When you start writing grants, you’ll need lots of patience and a plan. Most grants require 3 to 6 months from the time you submit an application to an actual award, so if you need money next week, you’ll need to try another type of fundraising. If you can plan in advance, however, you can develop a consistent and growing stream of revenue to support your mission.
Where to start?
Go online and find yourself a copy of ‘Grant Writing for Dummies.’
In all of my years of writing grants, I’ve never found a better resource for the beginner than Grant Writing for Dummies. It explains all of the terminology that you’ll need to know and will direct you to additional resources if you need further clarification.
Start a spreadsheet to be your “Grant Tracker”.
I have included a blank one at the bottom of this page. It’s the one I’ve used to raise millions of dollars, so don’t let the simplicity of it fool you. The excel spreadsheet has two tabs.
The first tab is for your grant calendar. Most grants have a deadline for submission, and if you miss the deadline, you’re out of luck. You’ll have to wait until the next deadline. As you’re doing research on foundations, corporations, and government grant makers that might support your cause, put their name and basic information under the appropriate month.
The second tab is the grant submission log. As you write grants, you’ll want to put in the name, funding request, funding amount, etc. into the tracker so you will know what work you’ve done. As you complete grants, change the status of the grant on the calendar page, so you can see at a glance what work you’ve done and what work you need to do. You’ll want to reset these annually so you’re looking at a fresh calendar.
The final tab is a ‘dead list’. If you have research a funder and they aren’t interested in the kind of work ya’ll do, put them here. This gives you a permanent record so you won’t waste time in the future.
Sign up for a tool to research grant makers.
I recommend Foundation Center Online. This search tool lets you look for funders who support the kind of work that you do. I’ll go into more detail on the grant research in a later post, but this is essential to building your annual calendar of grants.
Boilerplate is your friend.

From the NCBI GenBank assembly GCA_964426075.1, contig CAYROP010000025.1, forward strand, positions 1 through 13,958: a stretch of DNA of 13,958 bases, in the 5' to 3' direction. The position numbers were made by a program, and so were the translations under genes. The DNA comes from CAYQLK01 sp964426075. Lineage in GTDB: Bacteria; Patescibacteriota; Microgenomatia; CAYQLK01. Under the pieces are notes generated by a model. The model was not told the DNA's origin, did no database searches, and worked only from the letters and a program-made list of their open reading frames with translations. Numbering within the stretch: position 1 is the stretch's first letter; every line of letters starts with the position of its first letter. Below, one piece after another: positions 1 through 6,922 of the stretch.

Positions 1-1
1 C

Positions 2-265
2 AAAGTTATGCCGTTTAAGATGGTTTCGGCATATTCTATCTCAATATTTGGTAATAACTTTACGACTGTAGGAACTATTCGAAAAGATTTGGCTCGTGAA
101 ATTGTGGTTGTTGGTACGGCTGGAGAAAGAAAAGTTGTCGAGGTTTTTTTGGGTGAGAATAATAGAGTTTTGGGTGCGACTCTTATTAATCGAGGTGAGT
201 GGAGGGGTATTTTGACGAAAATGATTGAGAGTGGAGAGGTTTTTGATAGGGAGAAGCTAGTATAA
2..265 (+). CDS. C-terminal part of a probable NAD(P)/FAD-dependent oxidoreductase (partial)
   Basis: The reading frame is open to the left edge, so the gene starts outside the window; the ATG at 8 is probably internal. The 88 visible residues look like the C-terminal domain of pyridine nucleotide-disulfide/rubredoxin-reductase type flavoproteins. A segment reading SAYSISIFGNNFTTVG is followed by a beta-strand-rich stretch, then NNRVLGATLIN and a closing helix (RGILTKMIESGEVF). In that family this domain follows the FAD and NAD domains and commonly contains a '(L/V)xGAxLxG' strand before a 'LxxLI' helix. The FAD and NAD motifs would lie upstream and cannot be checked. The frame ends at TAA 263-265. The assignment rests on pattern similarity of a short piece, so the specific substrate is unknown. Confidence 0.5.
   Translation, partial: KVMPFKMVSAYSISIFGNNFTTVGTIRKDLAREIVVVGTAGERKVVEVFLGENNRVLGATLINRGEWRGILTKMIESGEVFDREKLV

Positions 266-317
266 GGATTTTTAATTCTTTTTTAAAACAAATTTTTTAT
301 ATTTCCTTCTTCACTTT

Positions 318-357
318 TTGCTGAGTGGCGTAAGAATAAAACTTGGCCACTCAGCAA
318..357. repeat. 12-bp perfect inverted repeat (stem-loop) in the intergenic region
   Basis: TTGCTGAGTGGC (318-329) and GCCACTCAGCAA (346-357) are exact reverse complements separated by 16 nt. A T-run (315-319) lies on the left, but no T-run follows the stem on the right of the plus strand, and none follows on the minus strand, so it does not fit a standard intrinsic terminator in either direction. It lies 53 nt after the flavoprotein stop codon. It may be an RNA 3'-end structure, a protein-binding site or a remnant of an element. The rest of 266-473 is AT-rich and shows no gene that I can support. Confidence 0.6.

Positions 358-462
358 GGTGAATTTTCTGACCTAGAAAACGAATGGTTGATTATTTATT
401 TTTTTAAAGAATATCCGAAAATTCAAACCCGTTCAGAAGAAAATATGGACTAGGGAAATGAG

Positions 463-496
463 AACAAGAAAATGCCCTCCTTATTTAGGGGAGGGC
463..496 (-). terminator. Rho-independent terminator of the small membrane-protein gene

What is boilerplate? Paragraphs of program description and answers to other grant related questions that you’ve carefully crafted over the years. You’ll want to keep it, and you’ll need a place to put it. Organizing boilerplate like your mission statement will make it fast and easy to find what you need as you’re filling out multiple applications during the year. It’s not plagiarism if you’re copying your own words. I use Microsoft Onenote to store all of my program descriptions, staff bios, outcome measurements, and even entire old grants.
Create an organized filing system.
Grant writing is very paperwork heavy. If you don’t have a way to organize all of that paper, it will drive you crazy. I’ve learned this from experience.
Pray for the patience.
Grant writing involves a lot of waiting, and if you get squirmy, it will make you miserable. God will use grant writing to teach you patience.
Looking for more articles about grant writing? Try these:
- How do I write grants?
- How do I write a grant budget narrative?
- What on earth is a logic model?
- How do I manage my grant deadlines? Build a grant calendar!
- How do I write a donation request to a business?
- Can I find new grant opportunities?
- How do I get grantors to give again?
Check out The Fundraiser’s Playbook for a full list of fundraising articles.
Would you like to learn more about raising money for Church and Ministry? Check out Letters From The Almoner, now available on Amazon.com.
Image courtesy of John Morgan, via Creative Commons License, some rights reserved.